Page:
Ben has been gathering pertinent quotations for Dave's upcoming talk, College Considerations for Christians, at the Sioux Falls homeschool conference. There is much in the Bible that seems applicable, first and most obviously, a simple comparison of the educational qualifications of the apostles with credentials offered by most christian colleges. That seems the slant of the quotes which Ben's typed up so far from various books and articles... food for thought, huh?
Jim Elliot (Shadow of the Almighty by Elisabeth Elliot):
p. 41: "His father, whose education had of necessity been curtailed, was anxious that Jim should fully apprehend the privileges that were his, and wrote to him in praise of education. Jim's reply: 'You speak of it as "rounding out one's manhood." It rounds it out, all right, but I'm afraid sometimes it's more in the style of 1 Corinthians 8:1, "knowledge puffs up." "Culture," philosophy, disputes, drama... concerts and opera, politics- anything that can occupy the intellect seems to turn aside the hearts of many here on campus from a humble life in the steps of the Master.... No, education is dangerous, and, personally, I am beginning to question its value in a Christian's life. I do not disparage wisdom- that comes from God, not Ph.D's."
Glenn Conjurske (Ministerial Education):
p. 8: “Real Christianity calls us 'outside the camp' to 'bear the reproach' of Christ and His cross. What college on earth aims at such an end? Their real aim is all the other way. It is to lift us above the reproach of Christ, to remove the offense of the cross, to win the respect and esteem of the world. To this end they pursue 'academic excellence' and 'accreditation,' for it is not the standards of God's Word that concern them, but the standards of the world.”
p. 53: When C. H. Spurgeon was invited to the pulpit of the New Park Street Chapel in London, he wrote: “The only thing which pleases me is, as you will guess, that I am right about College. I told the deacons that I was not a College man, and they said, 'That is to us a special recommendation, for you would not have much savour or unction if you came from College.' ”
p. 56: Quoting Charles G. Finney: “While attending the high school I meditated going to Yale College. My preceptor was a graduate of Yale, but he advised me not to go. He said it would be a loss of time, as I could easily accomplish the curriculum of study pursued at that institution, in two years; whereas it would cost me four years to graduate.”
Ibid... (hope I'm using that word right, is that an acronym or something spelled backwards?? - Debbie)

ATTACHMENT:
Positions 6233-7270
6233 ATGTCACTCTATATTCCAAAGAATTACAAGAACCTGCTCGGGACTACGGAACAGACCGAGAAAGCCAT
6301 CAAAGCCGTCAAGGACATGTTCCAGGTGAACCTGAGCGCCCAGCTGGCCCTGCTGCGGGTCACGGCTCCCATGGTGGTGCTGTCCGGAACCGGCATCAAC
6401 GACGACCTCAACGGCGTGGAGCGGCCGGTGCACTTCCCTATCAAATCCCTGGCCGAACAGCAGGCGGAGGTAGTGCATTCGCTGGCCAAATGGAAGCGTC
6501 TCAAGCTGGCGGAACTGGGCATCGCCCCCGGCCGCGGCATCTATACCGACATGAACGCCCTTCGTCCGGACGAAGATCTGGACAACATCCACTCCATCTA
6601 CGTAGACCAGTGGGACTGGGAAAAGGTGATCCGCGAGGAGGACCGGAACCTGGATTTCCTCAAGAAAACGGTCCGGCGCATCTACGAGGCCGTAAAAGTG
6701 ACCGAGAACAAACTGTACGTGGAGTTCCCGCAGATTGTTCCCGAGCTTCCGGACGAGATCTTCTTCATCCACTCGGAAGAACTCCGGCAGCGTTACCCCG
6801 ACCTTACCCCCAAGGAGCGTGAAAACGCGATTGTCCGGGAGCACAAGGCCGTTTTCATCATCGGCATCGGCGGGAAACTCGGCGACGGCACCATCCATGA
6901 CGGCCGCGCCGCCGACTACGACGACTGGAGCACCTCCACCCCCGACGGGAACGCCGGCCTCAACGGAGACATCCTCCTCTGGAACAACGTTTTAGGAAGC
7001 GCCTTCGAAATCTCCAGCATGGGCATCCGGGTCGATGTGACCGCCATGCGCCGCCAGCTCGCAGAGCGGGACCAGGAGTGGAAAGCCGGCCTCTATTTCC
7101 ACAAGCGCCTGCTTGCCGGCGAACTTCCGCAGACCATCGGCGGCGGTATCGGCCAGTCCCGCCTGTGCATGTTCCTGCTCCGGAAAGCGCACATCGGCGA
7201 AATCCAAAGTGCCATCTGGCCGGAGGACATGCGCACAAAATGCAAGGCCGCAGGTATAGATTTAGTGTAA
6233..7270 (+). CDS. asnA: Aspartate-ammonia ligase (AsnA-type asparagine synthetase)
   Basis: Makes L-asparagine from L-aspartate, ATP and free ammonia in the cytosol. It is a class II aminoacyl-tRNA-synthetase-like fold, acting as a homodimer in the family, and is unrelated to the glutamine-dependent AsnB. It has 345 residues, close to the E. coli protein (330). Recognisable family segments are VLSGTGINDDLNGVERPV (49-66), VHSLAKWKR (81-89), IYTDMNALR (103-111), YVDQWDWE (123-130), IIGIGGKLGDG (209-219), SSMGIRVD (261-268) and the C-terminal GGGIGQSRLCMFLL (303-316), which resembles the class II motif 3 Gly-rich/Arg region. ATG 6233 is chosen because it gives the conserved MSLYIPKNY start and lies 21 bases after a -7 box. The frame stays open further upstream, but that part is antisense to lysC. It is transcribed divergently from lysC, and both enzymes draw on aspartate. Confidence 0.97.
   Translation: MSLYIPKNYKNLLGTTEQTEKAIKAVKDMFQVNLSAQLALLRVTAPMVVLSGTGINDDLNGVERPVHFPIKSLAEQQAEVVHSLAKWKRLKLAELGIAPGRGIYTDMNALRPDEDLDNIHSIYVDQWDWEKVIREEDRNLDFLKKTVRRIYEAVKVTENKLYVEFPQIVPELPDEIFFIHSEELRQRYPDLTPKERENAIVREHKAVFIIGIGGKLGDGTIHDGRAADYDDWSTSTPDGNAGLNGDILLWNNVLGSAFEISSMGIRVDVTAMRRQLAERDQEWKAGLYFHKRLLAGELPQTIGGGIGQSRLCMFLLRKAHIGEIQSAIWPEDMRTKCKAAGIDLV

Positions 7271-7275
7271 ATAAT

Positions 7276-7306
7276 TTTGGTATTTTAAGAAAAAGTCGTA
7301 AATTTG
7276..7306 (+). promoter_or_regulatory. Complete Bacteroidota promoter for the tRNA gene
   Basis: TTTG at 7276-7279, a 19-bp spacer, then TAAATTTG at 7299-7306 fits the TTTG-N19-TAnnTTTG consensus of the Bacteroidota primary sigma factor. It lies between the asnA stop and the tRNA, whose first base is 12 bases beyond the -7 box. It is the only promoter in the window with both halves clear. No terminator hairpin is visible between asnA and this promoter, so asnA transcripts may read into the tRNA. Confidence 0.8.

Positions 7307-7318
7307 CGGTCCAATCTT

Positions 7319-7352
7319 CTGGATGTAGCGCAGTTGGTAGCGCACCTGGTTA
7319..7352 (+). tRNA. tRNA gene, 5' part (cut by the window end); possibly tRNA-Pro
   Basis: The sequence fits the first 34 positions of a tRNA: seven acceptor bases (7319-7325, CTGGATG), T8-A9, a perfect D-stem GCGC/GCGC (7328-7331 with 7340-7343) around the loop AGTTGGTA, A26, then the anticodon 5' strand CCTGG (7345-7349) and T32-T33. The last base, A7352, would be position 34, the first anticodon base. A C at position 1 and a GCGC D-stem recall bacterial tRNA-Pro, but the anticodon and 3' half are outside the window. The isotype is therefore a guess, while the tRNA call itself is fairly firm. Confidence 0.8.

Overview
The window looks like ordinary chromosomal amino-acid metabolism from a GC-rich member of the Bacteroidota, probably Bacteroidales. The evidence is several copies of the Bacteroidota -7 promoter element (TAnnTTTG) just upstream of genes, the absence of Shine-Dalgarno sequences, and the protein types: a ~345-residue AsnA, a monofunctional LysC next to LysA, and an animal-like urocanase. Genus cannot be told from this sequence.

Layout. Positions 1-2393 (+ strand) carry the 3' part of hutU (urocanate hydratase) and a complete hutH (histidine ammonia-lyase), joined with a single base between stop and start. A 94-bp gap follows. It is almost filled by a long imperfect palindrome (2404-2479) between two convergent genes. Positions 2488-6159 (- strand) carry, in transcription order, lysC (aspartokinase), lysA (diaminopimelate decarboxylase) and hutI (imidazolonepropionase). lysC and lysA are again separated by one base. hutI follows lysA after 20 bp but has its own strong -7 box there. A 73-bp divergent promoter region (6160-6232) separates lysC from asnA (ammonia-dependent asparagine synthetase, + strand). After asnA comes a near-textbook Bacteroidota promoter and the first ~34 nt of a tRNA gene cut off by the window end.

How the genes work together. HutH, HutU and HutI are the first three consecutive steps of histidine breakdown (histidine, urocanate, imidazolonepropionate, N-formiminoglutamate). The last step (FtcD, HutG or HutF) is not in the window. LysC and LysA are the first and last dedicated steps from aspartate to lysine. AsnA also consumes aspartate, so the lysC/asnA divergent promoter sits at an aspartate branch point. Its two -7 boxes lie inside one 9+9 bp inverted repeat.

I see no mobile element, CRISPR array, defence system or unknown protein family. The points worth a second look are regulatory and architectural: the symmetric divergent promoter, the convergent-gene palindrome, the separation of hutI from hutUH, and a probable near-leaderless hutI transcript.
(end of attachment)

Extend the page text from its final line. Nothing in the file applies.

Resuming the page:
p. 57: Quoting Finney again: “Some of the ministers urged me to go to Princeton... but I declined.... and when urged to give them my reasons, I plainly told them that I would not put myself under such an influence as they had been under; that I was confident they had been wrongly educated...”
G. H. Lang (Departure):
p. 83: “It is in the home, the business, the church, and in actual gospel service, especially in the companionship of an already God-trained and God-owned worker, that truly effective training can be gained, and withal humanness, naturalness of heart and manner, be preserved. As Moody said to some young theologues who asked him the way to win men: 'Gentlemen, the way to do it is to do it.'
“It may be confidently asserted that modernism could not have obtained its rapid and almost universal grip upon the churches apart from the poisoning of the ministry in training schools. Yet I have never heard of one of these that was not commenced by godly men to give true Biblical instruction. Today there are extremely few that give that intended instruction. Satan has put his agents into almost every chair. Bishop Pierce, of the Methodist Episcopal Church, South, USA, wrote as follows: 'It is my opinion that every dollar invested in a theological school will be a damage to Methodism. Had I a million I would not give a dime for such an object. That is plain. So I advise... I am against it, head and heart, tongue and pen.... I pray most sincerely that the theological scheme may go down to the shades of oblivion.... We are beginning, I fear, to deify talent, and talk too much about the “age” and “progress” and demands of the times, for the simplicity of our faith, or the safety of the Church.' Let us take the warning.
“The peril arises once more from the concentrating of too much influence (in this case, teaching influence, than which none is more powerful) in too few persons. Their opinions and personalities can be deeply impressed upon those who, from youth and immaturity, are usually not able duly to criticize or to check what is taught, and who, by living in the school, are daily, ceaselessly, subjected to this strong influence without the healthy corrective of equally constant interchange of thought with many minds.”
This next one is really telling, written by the first missionary sent from the USA, who buried two wives and several children on the field...
Adoniram Judson, writing to a young man interested in joining the mission
In regard to your inquiries concerning studies, qualifications, etc., nothing occurs that I think would be particularly useful, except the simple remark, that I fear too much stress begins to be laid on what is termed a thorough classical education.
(emphasis mine, though he seemed pretty emphatic too!)
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